Carmelo Anthony said Wednesday that he has heard Phil Jackson will be "coming on board" with the Knicks, the strongest indication yet that the 11-time NBA champion coach will soon be taking over the team's basketball operations.
Anthony went as far as to suggest that it's no longer a question of if Jackson will rejoin the Knicks, but when.
"Everything's in his hands now," Anthony told reporters in Boston at the Knicks' gameday shootaround practice.
Neither the Knicks nor Jackson had any immediate comment. Jackson played on the Knicks' last championship team in 1973, and later went on to win six NBA titles as a coach with the Chicago Bulls and five more with the Los Angeles Lakers.
Jackson, 68, has said in the past that teams have tried to lure him back to the NBA, and there has been speculation for several days that this offer from the Knicks would be good enough to get him to interrupt retirement. Jackson has been out of the league and largely out of the public eye since 2011, when he ended his coaching stint with the Lakers.
"I still don't have a lot of the details, all the details," Anthony told reporters. "Have I heard? Yeah, I've heard that he will be coming on board. It's not official yet. You can always use Phil Jackson's insight on whatever ... his philosophy, his mindset, his resume, what he brings to the game, what he brings to a team or organization. That goes without even saying, so we'll see how that plays out."
Anthony said he hasn't spoken with Jackson about his plans for the Knicks. If this deal becomes official, that will likely change quickly, since Anthony could leave this summer as a free agent.
Anthony said the Knicks told him about their pursuit of Jackson over the last couple days. He gave no indication if Jackson's potential involvement with the Knicks would affect his free-agency plans.
"It wasn't something that was do-or-die based on my decision," Anthony said. "Them guys was going to make that decision regardless of what I said."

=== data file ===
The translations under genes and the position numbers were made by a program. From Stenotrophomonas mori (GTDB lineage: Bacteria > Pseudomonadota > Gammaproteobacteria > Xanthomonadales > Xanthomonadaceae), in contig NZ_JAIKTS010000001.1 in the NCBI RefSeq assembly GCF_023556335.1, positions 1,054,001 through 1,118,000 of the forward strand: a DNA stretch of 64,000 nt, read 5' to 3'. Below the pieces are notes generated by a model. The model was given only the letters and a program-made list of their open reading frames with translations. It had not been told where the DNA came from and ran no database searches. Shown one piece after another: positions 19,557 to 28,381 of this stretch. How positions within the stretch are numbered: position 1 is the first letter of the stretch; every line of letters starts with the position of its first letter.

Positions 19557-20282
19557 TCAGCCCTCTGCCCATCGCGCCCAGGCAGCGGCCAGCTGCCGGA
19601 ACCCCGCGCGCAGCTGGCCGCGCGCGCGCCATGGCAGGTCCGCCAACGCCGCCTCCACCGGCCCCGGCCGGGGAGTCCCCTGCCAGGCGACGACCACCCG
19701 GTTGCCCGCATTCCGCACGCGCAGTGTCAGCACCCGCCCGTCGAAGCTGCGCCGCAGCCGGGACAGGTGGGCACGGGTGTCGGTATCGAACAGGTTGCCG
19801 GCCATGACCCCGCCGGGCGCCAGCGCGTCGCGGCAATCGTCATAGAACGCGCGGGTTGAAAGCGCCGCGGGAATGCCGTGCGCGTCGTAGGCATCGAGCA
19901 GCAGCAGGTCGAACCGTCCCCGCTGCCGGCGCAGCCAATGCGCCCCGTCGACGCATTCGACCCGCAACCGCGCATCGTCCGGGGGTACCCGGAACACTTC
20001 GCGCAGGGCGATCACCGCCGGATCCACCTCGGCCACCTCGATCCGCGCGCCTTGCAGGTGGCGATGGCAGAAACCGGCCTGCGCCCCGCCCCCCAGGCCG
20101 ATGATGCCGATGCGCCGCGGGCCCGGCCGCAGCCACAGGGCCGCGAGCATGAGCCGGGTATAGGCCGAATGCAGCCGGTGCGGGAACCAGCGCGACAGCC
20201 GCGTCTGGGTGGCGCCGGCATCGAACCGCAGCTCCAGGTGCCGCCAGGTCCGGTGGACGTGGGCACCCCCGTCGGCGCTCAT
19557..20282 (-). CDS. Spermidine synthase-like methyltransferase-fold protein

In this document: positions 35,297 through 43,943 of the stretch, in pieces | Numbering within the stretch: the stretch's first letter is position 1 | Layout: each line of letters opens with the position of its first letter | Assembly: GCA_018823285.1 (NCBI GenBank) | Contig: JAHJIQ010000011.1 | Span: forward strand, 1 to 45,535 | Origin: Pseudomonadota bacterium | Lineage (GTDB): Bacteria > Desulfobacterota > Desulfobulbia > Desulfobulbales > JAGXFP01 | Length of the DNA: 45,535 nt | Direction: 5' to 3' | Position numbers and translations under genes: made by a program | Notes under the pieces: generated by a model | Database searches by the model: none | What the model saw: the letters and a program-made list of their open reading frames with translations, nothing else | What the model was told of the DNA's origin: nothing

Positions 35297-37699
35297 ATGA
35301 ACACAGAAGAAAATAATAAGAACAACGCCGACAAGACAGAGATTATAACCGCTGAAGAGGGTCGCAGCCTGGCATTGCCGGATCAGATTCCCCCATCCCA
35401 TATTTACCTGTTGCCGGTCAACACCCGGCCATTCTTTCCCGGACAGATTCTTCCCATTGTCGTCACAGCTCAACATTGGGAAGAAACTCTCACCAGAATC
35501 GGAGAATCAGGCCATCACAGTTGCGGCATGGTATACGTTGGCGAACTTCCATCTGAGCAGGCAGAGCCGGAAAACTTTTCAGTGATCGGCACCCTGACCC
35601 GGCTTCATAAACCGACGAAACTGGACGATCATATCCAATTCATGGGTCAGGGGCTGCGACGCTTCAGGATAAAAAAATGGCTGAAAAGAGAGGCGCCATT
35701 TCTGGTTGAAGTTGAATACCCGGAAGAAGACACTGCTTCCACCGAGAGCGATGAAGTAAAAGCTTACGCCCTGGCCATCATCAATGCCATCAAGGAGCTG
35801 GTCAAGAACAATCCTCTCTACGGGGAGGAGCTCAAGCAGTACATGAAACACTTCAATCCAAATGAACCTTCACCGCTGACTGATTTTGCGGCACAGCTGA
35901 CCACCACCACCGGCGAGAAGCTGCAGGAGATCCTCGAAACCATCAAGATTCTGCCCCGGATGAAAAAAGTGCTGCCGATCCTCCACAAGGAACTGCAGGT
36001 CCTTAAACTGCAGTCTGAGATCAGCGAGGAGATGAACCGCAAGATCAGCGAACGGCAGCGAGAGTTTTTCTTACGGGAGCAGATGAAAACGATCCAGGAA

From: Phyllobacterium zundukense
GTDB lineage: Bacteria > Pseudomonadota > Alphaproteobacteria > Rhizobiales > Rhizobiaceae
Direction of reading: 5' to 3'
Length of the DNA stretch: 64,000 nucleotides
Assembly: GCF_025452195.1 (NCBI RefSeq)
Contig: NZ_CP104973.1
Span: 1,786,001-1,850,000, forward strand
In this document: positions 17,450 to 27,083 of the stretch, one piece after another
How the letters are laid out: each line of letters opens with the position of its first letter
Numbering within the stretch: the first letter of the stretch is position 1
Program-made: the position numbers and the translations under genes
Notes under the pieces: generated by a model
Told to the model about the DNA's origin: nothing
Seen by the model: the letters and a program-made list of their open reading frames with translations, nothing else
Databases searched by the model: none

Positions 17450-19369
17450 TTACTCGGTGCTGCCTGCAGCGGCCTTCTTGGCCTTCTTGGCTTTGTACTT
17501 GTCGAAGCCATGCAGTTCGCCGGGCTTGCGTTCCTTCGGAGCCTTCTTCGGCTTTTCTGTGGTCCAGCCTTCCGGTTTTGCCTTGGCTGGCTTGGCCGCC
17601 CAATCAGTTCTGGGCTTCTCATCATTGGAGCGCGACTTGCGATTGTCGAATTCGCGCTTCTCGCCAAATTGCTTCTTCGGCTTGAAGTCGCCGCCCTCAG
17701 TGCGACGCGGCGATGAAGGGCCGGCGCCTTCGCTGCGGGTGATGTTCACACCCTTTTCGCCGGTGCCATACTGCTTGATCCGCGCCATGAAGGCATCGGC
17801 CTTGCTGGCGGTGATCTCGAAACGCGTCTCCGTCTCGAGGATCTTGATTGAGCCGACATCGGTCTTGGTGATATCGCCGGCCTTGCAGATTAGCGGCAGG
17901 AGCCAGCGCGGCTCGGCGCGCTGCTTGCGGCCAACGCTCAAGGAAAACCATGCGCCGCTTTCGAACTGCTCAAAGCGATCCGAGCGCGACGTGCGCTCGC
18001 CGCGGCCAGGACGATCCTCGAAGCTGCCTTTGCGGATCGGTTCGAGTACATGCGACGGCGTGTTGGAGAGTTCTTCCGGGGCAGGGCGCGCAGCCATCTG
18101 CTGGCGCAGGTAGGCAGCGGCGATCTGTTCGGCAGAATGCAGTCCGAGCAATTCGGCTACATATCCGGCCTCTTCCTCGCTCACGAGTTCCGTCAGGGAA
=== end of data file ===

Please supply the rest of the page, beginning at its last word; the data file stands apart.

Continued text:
Ever since Jackson last coached, there has been a certain amount of guessing about when he would return to the league — or if any offer really could get him to leave Montana, where he's spent much of retirement.
He didn't exactly slam the door shut in 2012, telling HBO's "Real Sports" that "there might be" a job that would bring him back to the game. In that same interview, Jackson called the Knicks' roster at the time "clumsy" and said Anthony had to become a better passer.
But he also seemed to suggest that if he wanted, he could still win.
"The game doesn't pass a person by," Jackson told HBO in that interview.
The Knicks won 54 games last season and considered themselves to be title contenders. They entered Wednesday on a four-game winning streak, but were still No. 10 in the Eastern Conference standings, 3½ games out of the eighth and final playoff spot.
Already, though, speculation is rampant that major changes are coming before next season. Knicks coach Mike Woodson has been on perhaps the hottest of hot seats, Anthony could go elsewhere, and it would certainly make sense if Jackson surrounded himself with people who are familiar with him and the style he used to coach the Bulls and Lakers to the 11 titles.
"You can't take for granted what he knows about the game of basketball, whether he's on the sideline or in the front office," Anthony told reporters. "I'm sure he will try to his best to do what he has to do to try to build a championship team. He knows how to put guys together, put a team together. We'll see what happens."